Taxation Determination

TD 1999/11

Income tax: interest withholding tax exemption under section 128F of the Income Tax Assessment Act 1936 - when is a non-resident borrowing subsidiary treated as a 'resident' for the purposes of the tax law of a country other than Australia?

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FOI status:

may be releasedFOI number: I 1018585

This Taxation Determination is a 'public ruling' for the purposes of Part IVAAA of the Taxation Administration Act 1953 and is legally binding on the Commissioner. Taxation Rulings TR 92/1 and TR 97/16 together explain when a Determination is a public ruling and how it is legally binding.
Date of Effect
This determination applies to years commencing both before and after its date of issue. However, this Determination does not apply to taxpayers to the extent that it conflicts with the terms of settlement of a dispute agreed to before the date of the Determination (see paragraphs 21 and 22 of Taxation Ruling TR 92/20).

1. Subsection 128F(8) of the Income Tax Assessment Act 1936 (the Act) provides for the situation where a resident company raises finance through a non-resident borrowing subsidiary (the subsidiary) where the finance is raised in a country listed in the Income Tax Regulations. Subsection 128F(8) sets out the conditions that must be satisfied before interest paid on debentures issued through the subsidiary can qualify for the interest withholding tax exemption. In particular, paragraph 128F(8)(d) requires that, at the time the debentures are issued, the subsidiary is treated as a resident for the purposes of the tax law of the country in which the debentures are issued.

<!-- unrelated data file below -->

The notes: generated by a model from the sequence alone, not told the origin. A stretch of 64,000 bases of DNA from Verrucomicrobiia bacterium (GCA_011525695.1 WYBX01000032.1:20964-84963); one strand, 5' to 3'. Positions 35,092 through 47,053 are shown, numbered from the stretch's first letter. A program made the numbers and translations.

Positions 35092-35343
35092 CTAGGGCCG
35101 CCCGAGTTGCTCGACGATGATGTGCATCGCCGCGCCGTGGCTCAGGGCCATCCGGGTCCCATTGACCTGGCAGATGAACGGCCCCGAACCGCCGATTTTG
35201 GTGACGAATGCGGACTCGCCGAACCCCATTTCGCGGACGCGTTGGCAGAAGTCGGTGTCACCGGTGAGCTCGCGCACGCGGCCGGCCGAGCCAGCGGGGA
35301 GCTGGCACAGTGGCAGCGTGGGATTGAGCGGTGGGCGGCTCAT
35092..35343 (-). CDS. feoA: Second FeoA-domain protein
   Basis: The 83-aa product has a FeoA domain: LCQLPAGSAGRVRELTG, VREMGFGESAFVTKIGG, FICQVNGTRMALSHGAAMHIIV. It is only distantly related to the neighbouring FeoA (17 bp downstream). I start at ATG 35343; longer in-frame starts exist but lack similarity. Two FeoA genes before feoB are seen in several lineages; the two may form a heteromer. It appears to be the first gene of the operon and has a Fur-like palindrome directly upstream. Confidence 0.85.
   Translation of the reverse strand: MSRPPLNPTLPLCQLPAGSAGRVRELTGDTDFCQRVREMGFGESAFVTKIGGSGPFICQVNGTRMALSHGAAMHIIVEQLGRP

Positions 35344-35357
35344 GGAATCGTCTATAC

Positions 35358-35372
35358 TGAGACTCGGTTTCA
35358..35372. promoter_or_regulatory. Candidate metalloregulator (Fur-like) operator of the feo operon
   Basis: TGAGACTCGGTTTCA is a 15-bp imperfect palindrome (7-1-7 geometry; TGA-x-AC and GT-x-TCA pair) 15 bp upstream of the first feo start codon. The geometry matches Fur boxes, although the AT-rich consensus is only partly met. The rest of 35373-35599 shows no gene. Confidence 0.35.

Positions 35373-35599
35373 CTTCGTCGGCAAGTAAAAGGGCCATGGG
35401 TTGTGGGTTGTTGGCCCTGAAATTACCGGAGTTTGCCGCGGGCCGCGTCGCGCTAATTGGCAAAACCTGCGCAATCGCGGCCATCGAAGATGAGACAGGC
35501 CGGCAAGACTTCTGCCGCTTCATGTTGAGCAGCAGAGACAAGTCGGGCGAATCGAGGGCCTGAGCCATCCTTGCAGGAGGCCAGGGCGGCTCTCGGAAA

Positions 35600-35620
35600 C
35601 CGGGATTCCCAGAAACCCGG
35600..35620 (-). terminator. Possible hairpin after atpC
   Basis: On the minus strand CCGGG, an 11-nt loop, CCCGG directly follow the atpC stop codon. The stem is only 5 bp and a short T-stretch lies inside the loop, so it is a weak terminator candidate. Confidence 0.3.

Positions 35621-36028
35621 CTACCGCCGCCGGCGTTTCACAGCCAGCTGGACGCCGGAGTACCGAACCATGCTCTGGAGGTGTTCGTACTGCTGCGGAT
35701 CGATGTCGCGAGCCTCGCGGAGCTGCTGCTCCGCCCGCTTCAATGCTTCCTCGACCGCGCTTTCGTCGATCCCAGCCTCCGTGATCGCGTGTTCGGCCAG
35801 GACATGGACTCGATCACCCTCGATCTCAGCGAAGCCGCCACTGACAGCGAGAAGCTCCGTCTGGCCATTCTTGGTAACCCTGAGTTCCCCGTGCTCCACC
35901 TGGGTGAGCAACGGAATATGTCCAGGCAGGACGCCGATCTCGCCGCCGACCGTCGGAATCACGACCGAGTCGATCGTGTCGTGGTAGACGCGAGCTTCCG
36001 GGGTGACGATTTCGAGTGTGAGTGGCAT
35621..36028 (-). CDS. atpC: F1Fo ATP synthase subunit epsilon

2. Concerns have been expressed that the concept of 'residency' in relation to companies may not be recognised by the tax law of certain countries; for example, the United States of America.

3. However, the intention of subsection 128F(8) is to provide the exemption where, among other things, the subsidiary is subject to tax on a worldwide source tax base in the country in which the debentures are issued. Accordingly, the term 'resident' is given a wide interpretation.

4. It follows that paragraph 128F(8)(d) is administered along similar lines to the effect produced by section 331 of the Act. That is, if the tax law of the country in which the debentures are issued adopts some criterion other than residency as the criterion for applying a worldwide source tax base to a company, then that criterion is treated as being the same as the residency requirement in paragraph 128F(8)(d).

5. In the case of the United States, support for this approach is contained in the Australia - United States of America Double Tax Convention (DTC). Article 4(1)(b)(i) of the DTC provides that a person (which includes a company) is a resident of the United States if the person is a United States corporation as specified in the DTC.

Commissioner of Taxation
12 May 1999